Arduino Resources

Now that we’ve started to learn Arduino in class, it’s helpful to know where to go if you’re having trouble. There are plenty of excellent online resources that you can check out for help. Below is a collection of some of them. If you have any to add, please feel free.

For all of these resources, it is important to remember that most of you are using the Arduino Leonardo, however the Arduino Uno is still the most common board out there. They are very similar, but there are some differences in the details, and some tutorials may require slight changes in order to work with the Leonardo. Let me know if you’re having trouble and I can tell you if that’s the problem!

Official Arduino




Maker Hubs



Arduino Tutorials:


Arduino Tutorials:

Make Magazine

Arduino Articles:


Arduino Tutorials/Guides:


Oh, right, those things! There are tons of great books on the Arduino, many of which have great examples. Make Magazine has a series of books which are available on O’Reilly (most of which are available for purchase as DRM-free e-books). You can also get a bunch of free e-books through UBC’s Library (I find these less awesome than some of the other books out there, but they’re free, so you can’t really complain).

An abridged art history of sculpture and installation

Week 2

In last week’s lecture, I showed a selection of artwork that was mostly sculptural or installation-based, but that related specifically to the mapping project that I was assigning. This week, I want to step back a little bit and take a broader look at some of the more important work (and artists) in interactive sculpture and installation that leads up where we are today.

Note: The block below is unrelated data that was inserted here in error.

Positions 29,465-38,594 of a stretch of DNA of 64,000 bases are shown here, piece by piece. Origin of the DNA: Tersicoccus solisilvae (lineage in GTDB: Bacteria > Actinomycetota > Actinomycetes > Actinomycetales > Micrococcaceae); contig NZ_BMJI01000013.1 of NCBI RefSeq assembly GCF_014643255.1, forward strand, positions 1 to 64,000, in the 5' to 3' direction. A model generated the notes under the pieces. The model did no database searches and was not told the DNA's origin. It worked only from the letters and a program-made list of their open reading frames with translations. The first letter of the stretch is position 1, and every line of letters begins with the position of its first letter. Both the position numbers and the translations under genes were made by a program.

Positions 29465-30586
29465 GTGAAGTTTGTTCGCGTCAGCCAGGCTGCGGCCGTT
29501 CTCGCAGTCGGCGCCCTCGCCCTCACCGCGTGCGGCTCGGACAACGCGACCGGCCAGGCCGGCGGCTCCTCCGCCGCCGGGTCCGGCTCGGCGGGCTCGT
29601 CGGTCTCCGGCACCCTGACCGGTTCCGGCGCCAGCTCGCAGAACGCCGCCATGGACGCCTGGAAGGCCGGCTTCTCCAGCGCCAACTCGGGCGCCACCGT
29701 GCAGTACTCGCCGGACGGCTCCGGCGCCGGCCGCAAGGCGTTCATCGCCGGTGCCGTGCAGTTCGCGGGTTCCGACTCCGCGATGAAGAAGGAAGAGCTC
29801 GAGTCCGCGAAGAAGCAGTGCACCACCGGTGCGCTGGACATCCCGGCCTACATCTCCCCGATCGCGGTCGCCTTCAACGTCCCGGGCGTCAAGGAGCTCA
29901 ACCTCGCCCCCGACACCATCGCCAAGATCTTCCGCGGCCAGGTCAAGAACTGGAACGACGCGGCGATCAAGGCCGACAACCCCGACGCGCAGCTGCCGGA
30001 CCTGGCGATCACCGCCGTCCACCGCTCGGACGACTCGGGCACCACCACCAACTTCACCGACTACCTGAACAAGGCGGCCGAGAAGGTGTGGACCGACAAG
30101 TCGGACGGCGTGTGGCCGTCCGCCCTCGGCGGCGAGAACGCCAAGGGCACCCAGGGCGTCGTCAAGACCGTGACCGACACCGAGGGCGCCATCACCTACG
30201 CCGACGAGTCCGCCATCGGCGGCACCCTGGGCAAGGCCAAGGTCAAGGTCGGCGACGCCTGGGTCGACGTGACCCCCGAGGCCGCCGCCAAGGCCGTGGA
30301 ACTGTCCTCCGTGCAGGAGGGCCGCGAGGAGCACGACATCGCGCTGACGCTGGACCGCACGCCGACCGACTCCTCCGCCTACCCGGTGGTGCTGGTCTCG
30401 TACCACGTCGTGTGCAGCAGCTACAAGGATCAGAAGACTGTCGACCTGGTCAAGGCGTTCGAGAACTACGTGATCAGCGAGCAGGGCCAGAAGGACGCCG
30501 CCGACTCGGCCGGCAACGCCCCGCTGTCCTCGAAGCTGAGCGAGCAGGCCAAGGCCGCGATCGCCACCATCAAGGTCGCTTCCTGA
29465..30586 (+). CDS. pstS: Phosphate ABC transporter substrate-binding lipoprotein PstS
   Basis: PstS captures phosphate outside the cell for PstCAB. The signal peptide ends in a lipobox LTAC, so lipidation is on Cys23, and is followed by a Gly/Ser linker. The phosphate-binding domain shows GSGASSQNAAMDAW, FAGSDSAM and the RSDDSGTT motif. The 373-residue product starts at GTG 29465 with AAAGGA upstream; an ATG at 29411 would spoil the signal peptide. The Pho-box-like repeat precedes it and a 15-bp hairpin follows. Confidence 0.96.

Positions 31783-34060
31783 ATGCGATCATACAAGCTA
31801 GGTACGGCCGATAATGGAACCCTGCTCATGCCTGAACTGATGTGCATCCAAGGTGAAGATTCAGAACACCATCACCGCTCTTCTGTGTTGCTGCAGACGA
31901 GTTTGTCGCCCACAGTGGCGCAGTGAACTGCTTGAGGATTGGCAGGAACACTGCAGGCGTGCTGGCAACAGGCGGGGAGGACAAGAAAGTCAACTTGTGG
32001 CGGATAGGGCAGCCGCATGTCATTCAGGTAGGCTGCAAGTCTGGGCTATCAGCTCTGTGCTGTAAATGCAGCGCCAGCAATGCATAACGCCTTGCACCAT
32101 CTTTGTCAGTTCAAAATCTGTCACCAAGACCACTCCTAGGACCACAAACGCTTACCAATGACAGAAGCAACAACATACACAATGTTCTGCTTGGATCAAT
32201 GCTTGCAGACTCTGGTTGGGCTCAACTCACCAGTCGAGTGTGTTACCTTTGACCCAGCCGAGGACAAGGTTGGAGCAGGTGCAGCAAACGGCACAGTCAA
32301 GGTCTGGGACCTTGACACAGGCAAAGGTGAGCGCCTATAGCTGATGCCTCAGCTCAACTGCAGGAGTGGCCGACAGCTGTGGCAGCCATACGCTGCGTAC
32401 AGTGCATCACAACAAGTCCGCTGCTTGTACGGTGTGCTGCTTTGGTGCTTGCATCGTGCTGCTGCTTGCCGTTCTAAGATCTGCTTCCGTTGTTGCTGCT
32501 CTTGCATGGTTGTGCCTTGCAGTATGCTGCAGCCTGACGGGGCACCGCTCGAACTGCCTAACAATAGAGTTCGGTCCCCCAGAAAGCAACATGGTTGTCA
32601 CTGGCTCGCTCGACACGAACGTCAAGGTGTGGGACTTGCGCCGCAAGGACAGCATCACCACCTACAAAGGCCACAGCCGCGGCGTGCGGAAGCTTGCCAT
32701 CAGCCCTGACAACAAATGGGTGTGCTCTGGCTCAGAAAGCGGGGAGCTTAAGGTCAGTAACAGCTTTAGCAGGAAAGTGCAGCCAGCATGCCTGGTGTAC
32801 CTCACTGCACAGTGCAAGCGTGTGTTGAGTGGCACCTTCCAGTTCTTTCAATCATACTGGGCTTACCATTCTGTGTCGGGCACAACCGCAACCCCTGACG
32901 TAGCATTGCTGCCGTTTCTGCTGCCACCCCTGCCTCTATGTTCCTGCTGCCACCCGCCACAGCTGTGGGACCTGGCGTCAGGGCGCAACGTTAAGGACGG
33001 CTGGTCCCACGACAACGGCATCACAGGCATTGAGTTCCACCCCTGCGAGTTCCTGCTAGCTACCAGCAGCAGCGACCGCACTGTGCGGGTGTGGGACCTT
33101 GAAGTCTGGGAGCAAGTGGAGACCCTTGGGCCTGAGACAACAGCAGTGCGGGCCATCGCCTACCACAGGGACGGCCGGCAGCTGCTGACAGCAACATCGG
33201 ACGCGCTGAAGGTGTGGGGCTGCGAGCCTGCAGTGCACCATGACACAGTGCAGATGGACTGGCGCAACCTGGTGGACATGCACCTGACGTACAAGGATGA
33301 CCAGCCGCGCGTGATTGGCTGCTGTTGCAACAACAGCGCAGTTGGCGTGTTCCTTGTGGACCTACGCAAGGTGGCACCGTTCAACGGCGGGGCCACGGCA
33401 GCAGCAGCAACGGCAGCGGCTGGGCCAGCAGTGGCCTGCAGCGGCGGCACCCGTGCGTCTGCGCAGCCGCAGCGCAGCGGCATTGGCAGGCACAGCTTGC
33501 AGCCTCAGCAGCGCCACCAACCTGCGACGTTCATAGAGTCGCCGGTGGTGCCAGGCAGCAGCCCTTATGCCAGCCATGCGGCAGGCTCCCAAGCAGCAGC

Can anyone tell me what this is?

We’re not going to spend too much time on the origins of sculpture, other than to point out that it has a strong origin, which is still what informs many people’s perception of what sculpture is today. It’s also important to point out the Eurocentricity of this view. There is a lot of interesting sculptural work from all around the world that doesn’t necessarily get coverage in general art history classes in Europe and North America.

Expanding the definition of sculpture

We’re going to paper over the differences between a lot of different European sculptural movements – and there are differences, just not ones that we’re particularly interested in for this course – and skip to the early 20th century to when the sculpture began to mean things other than the creation of an object through the process of sculpting it.

The Guitar (1912)

Does anyone know who created this and which collection it is in?

Fountain (1917)

Of course, art is often about taking an idea to its logical extreme. As soon as Picasso (and others) began to make sculpture out of non-traditional materials, along comes Marcel Duchamp to declare that pretty well anything can be (is?) sculpture.

Sculpture that moves

Red, Blue and Black Cascade (1974)

Alexander Calder is famous for, among other things, creating mobiles which were some of the first kinetic sculptures.


Theo Jansen has been making the round on YouTube (he also has a TED Talk) with his giant Strandbeests.

Machine with Wishbone

Arthur Ganson is the inheritor of some of the wire art that you started to see with Calder.

Machine with Concrete


Magic Carpet


Sculpture that responds

Potent Objects (2003)


From Me To You (2007)


Installation: Immersive Sculpture

Lost in the Memory Place (2014)


Hylozoic Ground (2010)